Sleeping well in Rough Country is important. You want to be fully rested for activity-filled days. The sleeping bag you choose depends on when and where you go.

If you travel during the summer, then a lightweight camping blanket may be the best to keep you warm enough when nighttime temperatures dip. If you are a year-round camper, 4-season sleeping bags are recommended. 

You also need a lightweight quality sleeping pad. Look for a lightweight, durable pad with a high R-value for maximum comfort and insulation from the cold ground.

Eating in Rough Country

Eating in rough country is easier than you think. For hot meals and drinks consider portable stoves which weigh between a few ounces to several pounds. What you select depends on the type of fuel you want to use – propane vs. isobutane canisters – and what you will use it for.

Many camp stoves are an all-in-one setup. They come with a pot to quickly boil water for coffee or food items. This includes a variety of dehydrated meals. Simply boil the bags and eat them right from the package. 


Plan your meals out ahead of time and stow one or two extra in case you stay longer or get stranded Make sure to have plenty of trail mix, energy bars, and pre-made sandwiches for your trip. Basically, anything which contains proteins, complex carbohydrates, and starches to maintain your fuel while backpacking. 

Water in Rough Country

Obtaining drinkable water in rough country is important. So, you need a way to filter, purify, and store it. 

Systems range from simple gravity filters to full-on purification systems. While filters do the trick most of the time, purification systems are important in high use areas where there are concerns about animal and human waste. 

Once the water is filtered or purified you need to store it. Many backpackers use non-BPA bottles to keep their water handy. Others use reservoirs built into their backpacks with hoses for drinking on the go. 

Dressing in Rough Country

Durable and comfortable are the words when dressing in rough country. You want sturdy clothing and footwear with moisture-wicking and thermo-regulating capabilities. 

Baselayers are essential when packing for this trip. Polyester is good in these situations as it is durable and helps absorb moisture. But if you’re looking for the same features in more comfortable garments consider items made of merino wool. Hiking pants should be weather-resistant and have numerous pockets. You may also want to look at pants with zip-off legs to convert them into shorts as it gets warmer.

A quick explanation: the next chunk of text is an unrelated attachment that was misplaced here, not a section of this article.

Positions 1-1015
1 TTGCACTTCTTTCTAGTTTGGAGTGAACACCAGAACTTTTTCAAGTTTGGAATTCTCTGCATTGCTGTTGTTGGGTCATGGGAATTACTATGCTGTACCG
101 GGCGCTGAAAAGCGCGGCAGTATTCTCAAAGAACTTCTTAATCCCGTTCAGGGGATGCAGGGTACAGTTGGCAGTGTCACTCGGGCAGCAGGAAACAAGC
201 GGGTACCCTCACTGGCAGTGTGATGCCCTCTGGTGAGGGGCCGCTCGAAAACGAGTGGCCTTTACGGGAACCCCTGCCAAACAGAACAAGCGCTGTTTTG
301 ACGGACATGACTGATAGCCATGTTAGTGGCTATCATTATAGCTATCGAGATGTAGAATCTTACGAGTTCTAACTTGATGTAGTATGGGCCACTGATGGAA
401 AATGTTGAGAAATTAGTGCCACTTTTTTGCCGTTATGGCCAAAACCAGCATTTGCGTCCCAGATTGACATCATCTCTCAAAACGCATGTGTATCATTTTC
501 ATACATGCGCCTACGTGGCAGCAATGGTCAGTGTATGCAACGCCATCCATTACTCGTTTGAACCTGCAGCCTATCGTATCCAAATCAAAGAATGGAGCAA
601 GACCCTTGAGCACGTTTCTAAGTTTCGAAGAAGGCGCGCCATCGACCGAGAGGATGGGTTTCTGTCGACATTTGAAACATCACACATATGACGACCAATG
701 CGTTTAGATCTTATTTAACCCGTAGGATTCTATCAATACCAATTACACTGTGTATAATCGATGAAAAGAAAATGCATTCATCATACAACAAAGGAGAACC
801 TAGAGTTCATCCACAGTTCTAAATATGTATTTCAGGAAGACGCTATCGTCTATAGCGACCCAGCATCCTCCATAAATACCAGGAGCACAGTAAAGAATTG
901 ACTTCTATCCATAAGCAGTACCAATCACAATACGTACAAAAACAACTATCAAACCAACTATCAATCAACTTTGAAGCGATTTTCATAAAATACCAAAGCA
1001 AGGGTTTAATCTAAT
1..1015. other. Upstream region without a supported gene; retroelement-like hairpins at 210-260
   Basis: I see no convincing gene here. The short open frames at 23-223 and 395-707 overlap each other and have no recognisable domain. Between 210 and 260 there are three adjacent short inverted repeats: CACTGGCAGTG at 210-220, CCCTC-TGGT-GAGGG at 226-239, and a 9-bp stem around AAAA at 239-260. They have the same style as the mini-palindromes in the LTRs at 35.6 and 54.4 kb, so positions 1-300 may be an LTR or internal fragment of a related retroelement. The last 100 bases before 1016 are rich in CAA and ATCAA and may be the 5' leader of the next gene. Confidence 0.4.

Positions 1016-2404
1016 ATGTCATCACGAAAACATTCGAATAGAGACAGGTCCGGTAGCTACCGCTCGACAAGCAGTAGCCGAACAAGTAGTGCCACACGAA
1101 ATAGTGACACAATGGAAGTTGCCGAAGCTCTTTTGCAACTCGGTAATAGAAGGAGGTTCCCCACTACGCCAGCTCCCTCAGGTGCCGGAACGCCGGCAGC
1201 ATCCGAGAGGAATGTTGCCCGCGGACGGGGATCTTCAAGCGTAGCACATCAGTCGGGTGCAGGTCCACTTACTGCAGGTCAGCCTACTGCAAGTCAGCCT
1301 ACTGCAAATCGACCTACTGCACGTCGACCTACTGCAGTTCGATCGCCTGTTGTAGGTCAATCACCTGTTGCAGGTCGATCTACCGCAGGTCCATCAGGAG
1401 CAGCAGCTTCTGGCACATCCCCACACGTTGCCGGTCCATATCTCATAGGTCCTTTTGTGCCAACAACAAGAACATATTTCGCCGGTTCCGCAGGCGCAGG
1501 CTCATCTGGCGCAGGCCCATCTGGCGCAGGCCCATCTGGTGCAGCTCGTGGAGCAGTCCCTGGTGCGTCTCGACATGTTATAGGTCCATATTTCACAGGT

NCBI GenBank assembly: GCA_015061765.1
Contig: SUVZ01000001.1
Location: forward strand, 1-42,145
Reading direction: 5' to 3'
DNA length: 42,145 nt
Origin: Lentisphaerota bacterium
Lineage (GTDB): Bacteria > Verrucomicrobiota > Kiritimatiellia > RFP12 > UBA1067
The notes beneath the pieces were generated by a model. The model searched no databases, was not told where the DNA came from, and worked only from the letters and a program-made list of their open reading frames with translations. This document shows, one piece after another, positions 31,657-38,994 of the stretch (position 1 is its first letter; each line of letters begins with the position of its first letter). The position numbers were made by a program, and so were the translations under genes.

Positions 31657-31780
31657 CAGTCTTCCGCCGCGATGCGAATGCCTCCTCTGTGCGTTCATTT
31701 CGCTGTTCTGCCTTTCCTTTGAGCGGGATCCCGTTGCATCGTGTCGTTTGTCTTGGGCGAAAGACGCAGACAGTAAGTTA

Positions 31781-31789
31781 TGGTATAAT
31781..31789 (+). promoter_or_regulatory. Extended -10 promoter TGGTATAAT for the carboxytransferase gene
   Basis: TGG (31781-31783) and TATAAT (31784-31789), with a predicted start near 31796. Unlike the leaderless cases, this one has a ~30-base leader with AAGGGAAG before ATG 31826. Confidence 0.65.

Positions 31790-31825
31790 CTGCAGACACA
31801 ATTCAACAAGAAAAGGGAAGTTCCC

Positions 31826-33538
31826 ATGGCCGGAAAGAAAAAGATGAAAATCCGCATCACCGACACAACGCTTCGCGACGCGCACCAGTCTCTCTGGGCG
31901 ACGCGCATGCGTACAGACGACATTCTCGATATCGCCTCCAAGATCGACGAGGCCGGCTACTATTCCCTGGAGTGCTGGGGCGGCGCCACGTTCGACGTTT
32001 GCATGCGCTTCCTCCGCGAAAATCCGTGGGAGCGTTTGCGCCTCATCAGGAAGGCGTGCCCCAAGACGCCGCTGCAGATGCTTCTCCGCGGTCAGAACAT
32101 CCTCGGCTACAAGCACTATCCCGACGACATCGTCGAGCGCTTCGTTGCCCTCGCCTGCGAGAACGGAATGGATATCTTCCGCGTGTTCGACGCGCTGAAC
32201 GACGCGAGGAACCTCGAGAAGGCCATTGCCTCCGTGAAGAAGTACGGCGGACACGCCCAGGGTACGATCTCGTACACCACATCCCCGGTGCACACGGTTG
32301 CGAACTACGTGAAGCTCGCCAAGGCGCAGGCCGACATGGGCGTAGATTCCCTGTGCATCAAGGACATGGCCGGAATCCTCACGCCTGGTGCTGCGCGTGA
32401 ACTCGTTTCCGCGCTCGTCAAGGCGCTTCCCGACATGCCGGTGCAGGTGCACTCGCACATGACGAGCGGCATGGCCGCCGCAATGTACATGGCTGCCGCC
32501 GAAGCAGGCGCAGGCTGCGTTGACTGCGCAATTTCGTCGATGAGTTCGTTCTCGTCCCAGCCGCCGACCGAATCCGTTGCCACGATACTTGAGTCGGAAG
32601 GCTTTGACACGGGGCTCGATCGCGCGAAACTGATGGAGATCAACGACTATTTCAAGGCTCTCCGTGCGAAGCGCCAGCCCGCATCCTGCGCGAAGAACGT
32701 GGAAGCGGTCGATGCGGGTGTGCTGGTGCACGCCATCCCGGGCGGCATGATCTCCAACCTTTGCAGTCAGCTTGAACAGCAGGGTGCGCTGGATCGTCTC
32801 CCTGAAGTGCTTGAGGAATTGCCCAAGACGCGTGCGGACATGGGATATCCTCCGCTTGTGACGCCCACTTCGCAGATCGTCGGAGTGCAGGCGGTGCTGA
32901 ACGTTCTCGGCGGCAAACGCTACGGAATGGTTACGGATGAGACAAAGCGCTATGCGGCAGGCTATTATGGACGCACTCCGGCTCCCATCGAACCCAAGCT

The right hiking shoes and socks determine if your experience is comfortable or filled with dampness, heat, and blisters. Hiking boots or shoes should be flexible enough to handle long walks. Trail-running shoes are also a good choice if you know your path isn’t filled with too many rough obstacles.

Hiking socks need to be able to regulate temperatures, wick away moisture, and have the proper amount of padding. Cotton socks won’t do this. Instead, look for ones made with merino wool or polyester to keep your feet cool and dry.

Finally, outerwear. A lightweight rain jacket is necessary even if there isn’t a chance of precipitation for it can protect you from other weather elements like extreme wind. Also, pack a down-insulated jacket for cold mornings and evenings. Gloves and hats are a must on chilly mornings to maintain your body heat. 

Additional Items for Rough Country Camping and Backpacking

Additional items for rough country camping and backpacking include sunglasses, sunscreen, and a complete first aid kit. A headlamp with extra batteries is required if you know you’ll be hiking well before sunrise or sunset.

On the hygiene side, you need to pack amenities like toilet paper and toothpaste.

In addition, since you won’t be near a shower, body wipes are a necessity to keep yourself clean after a long day of hiking. 

***

Camping and Backpacking in Rough Country – Checklist

Prior to Departure

  • Check on fees
  • Complete rough country permit

Backpack

  • Determine the amount of equipment 
  • Determine the bulkiness of your equipment
  • Backpack should hold up to 70 liters of volume
  • Needs to expand to avoid weight shifts
  • Ability to properly organize equipment
  • Breathable for ease of travel


Shelter

Bedding

Eating & Drinking

Cooking

  • Small camp stove
  • Propane or isobutane fuel canisters
  • Windproof lighter
  • All-in-one pot for boiling water/cooking
  • Cooking utensil kit
  • Measuring cups/spoons
  • Garbage bags
  • Storage bags

Clothing

  • Baselayers made of polyester/merino wool
  • Long and short sleeve shirts
  • Hiking pants with zip-off legs
  • Hiking boots/shoes
  • Trail running shoes
  • Moisture-wicking hiking socks
  • Undergarments
  • Bathing suit
  • Rain jacket
  • Down or synthetic jacket
  • Gloves/hat
  • Sunglasses

Toiletries

  • Toilet paper
  • Toothpaste/toothbrush
  • Body wipes
  • Tissues
  • Razors
  • Towels/washcloths
  • Deodorant
  • Comb/brush

First Aid Kit

  • Pain medication
  • Antiseptic wipes
  • Antibacterial cream
  • Hydrocortisone cream for poison ivy/rashes
  • Aloe for burns
  • Benadryl
  • Antacids
  • Cotton Swabs
  • Adhesive/roll bandages
  • Gauze
  • Scissors/tweezers
  • Sting kit
  • Snake bite kit
  • Thermometer
  • Heat/cold packs
  • First Aid manual

Miscellaneous


We’ve provided you with ultimate planners and checklists for three camping experiences. Now, it’s time for you to determine which way you want to go. Start planning now for an exciting journey into a world filled with the amazing wonders of nature!

We hope that this guide has been helpful in planning your camping trip. We wish you a great adventure and many blessings.